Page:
The other problem is the TV’s viewing angle. Watch from as little as 25 degrees down the TV’s sides and the backlight ‘blooming’ issue I’ve just described escalates substantially, becoming both more aggressive and more widespread. Colors take a dip in saturation too.
4K/HDR TL;DR: HDR has seldom if ever looked so rich, intense and sharp – though there’s a price to pay for the brightness in the form of some backlight blooming issues, especially if you’re watching from an angle.
Last year’s XBR-X930D TVs were a disappointment sonically, sounding thin and weedy by Sony’s usually high aural standard. Thankfully things have improved dramatically for the 55X930E.
The speakers are more powerful and open, and manage to sound more direct. There’s a startling three-dimensional scale to the soundstage too, as it manages to deliver a sense of depth, height and width without losing cohesion or sounding brittle. Importantly, though, despite the scale of the sound, dialogue always stays locked to the screen where it should be.
A bit more bass would be nice but, overall, the 55X930E’s sound definitely outperforms the majority of other screens in its class – without having to sacrifice its design to do it.
Sound TL;DR: One of the flat TV world’s better sounding TVs – despite its design sporting no discernible speakers.
Other panels to ponder
As one of the first TVs to come our way in 2017, at the time of writing we’re mostly having to consider 2016 TVs for comparison here, with the most obvious alternative being Samsung’s KS9800. As noted earlier, the 55X930E outperforms Samsung’s 2016 flagship TV on color and brightness. However, the KS9500’s use of a direct LED lighting system, where the lights sit directly behind the screen, means it suffers less often and less aggressively with the backlight clouding distractions you get with Sony’s new set.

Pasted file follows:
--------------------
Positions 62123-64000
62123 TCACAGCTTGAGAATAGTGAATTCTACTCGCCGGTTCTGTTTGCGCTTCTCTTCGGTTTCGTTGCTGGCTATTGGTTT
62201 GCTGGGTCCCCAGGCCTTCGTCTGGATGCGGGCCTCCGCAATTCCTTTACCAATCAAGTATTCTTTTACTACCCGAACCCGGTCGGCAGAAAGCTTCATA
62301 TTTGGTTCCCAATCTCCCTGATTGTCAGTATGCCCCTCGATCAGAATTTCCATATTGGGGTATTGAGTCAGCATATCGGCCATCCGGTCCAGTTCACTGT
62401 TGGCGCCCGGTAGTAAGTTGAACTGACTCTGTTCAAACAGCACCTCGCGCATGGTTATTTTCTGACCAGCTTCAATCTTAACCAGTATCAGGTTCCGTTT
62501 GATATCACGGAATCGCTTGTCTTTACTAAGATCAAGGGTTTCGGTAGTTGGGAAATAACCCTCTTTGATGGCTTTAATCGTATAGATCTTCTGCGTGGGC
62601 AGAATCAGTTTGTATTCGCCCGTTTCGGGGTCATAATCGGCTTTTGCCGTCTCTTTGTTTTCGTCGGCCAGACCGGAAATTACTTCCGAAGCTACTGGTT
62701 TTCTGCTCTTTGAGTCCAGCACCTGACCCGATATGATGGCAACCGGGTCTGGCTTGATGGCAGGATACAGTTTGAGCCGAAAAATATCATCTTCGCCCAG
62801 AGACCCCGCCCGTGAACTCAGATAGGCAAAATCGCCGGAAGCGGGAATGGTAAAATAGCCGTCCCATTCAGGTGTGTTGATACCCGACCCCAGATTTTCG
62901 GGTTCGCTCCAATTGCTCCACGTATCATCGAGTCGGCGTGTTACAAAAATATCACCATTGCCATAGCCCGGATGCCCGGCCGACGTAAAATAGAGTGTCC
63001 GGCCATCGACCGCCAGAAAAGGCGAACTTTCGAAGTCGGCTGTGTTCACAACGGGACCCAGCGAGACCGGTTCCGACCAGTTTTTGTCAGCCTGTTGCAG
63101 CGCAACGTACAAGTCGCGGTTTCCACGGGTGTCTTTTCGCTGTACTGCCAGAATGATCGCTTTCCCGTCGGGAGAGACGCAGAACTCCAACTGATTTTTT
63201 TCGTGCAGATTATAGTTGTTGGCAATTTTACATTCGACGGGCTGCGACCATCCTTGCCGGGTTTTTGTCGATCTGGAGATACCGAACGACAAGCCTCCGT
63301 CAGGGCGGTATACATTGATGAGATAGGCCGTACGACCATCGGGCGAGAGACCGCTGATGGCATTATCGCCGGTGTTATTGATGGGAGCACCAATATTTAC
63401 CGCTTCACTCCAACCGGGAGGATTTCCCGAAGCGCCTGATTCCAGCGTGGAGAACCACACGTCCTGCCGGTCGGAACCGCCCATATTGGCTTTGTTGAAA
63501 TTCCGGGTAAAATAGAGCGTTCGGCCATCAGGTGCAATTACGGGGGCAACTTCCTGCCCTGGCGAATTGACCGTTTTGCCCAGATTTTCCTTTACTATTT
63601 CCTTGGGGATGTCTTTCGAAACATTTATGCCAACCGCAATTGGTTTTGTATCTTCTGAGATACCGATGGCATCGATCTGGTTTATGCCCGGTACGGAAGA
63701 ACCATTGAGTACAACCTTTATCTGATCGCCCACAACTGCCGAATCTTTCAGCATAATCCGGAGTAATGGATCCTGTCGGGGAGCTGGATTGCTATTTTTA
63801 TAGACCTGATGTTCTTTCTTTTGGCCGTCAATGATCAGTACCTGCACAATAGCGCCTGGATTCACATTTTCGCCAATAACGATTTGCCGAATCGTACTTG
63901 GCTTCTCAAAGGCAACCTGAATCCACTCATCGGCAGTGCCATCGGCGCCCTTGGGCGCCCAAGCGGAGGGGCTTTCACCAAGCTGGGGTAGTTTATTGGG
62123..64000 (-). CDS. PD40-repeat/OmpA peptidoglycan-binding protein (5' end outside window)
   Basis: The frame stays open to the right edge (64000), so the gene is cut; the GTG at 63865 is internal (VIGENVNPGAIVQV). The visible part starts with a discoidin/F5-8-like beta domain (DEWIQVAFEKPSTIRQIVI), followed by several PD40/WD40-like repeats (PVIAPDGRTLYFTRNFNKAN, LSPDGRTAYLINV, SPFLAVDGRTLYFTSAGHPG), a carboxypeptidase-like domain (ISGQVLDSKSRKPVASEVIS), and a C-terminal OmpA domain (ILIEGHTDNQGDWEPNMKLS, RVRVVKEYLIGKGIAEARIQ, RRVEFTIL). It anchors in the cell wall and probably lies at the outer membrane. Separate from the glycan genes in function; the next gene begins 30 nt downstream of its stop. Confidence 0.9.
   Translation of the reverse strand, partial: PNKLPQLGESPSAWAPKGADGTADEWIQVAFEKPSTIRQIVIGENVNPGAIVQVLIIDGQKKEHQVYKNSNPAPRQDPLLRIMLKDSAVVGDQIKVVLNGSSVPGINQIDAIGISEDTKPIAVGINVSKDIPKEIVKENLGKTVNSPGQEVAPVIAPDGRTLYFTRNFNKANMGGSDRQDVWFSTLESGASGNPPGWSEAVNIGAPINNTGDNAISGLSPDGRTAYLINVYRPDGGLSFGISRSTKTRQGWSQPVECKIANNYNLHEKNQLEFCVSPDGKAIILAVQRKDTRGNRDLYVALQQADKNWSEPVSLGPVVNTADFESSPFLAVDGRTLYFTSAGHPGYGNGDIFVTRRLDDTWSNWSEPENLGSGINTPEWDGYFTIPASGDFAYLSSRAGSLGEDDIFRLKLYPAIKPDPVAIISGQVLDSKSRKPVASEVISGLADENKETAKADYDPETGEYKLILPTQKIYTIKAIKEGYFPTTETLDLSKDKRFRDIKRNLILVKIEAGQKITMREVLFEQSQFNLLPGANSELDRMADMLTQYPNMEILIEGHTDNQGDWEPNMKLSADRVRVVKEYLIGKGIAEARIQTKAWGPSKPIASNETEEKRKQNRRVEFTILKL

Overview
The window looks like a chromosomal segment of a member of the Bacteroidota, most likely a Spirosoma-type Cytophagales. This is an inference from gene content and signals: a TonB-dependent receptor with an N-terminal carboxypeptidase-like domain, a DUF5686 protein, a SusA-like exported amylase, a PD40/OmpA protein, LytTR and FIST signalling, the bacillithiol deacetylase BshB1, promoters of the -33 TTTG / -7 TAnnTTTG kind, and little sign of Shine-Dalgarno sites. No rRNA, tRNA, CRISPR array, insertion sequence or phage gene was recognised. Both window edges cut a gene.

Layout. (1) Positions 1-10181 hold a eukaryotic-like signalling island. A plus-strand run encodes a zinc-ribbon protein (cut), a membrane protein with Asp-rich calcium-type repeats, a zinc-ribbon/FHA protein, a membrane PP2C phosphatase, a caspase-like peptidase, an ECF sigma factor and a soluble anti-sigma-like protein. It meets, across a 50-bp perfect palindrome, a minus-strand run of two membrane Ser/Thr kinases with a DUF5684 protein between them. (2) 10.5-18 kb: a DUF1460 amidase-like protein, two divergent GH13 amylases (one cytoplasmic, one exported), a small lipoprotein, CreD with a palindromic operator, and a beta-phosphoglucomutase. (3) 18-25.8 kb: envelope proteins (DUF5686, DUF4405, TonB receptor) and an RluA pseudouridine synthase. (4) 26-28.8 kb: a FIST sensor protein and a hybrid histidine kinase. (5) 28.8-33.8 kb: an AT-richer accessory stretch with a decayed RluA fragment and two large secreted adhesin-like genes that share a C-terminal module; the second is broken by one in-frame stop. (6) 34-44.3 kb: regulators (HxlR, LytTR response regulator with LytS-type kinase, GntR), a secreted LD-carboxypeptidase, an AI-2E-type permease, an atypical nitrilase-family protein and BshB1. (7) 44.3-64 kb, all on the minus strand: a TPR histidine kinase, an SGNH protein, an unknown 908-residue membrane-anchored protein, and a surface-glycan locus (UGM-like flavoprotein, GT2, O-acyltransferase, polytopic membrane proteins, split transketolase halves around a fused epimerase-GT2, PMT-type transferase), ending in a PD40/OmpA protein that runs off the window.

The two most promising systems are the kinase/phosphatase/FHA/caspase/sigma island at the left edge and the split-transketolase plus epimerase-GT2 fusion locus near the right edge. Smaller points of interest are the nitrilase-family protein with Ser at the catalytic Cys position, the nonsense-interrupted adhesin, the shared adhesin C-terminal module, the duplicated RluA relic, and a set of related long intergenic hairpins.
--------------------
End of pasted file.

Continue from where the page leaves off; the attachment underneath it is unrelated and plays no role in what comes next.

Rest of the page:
Also impossible to ignore are LG’s 2016 OLED TVs - especially the OLED55E6 and OLED55B6. The former of these builds in a decent sound bar alongside its beautifully contrast-rich pictures, while the latter makes OLED technology cheaper than it’s ever been before.
Do bear in mind, though, that these OLED TVs achieve less than half the brightness of the 55X930E, and so their HDR focus is on the dark end of HDR’s spectrum, not the more eye-catching bright end.
Sony has upped its game in every way with the 55X930E. Its picture processing is better. Its design is better. Brightness is substantially higher and does a much better job of unlocking the full glory of high dynamic range content than last year’s X930D series. Colors are delivered with an extraordinary intensity and richness that’s only being witnessed once before: on Sony’s much more expensive ZD9 flagship TVs.
Sharpness levels and detailing are as good as we’ve seen in the 4K era - especially as Sony’s color processing ensures that colors look as subtly toned as they are vibrant. Even if you’re watching an HD rather than 4K source.
But, that said, even an improved version of Sony’s Slim Backlight Drive can’t completely hide the fact that with current edge LED technology there’s always a backlight-based price to pay for all that HDR-sating brightness.
John has been writing about home entertainment technology for more than two decades - an especially impressive feat considering he still claims to only be 35 years old (yeah, right). In that time he’s reviewed hundreds if not thousands of TVs, projectors and speakers, and spent frankly far too long sitting by himself in a dark room.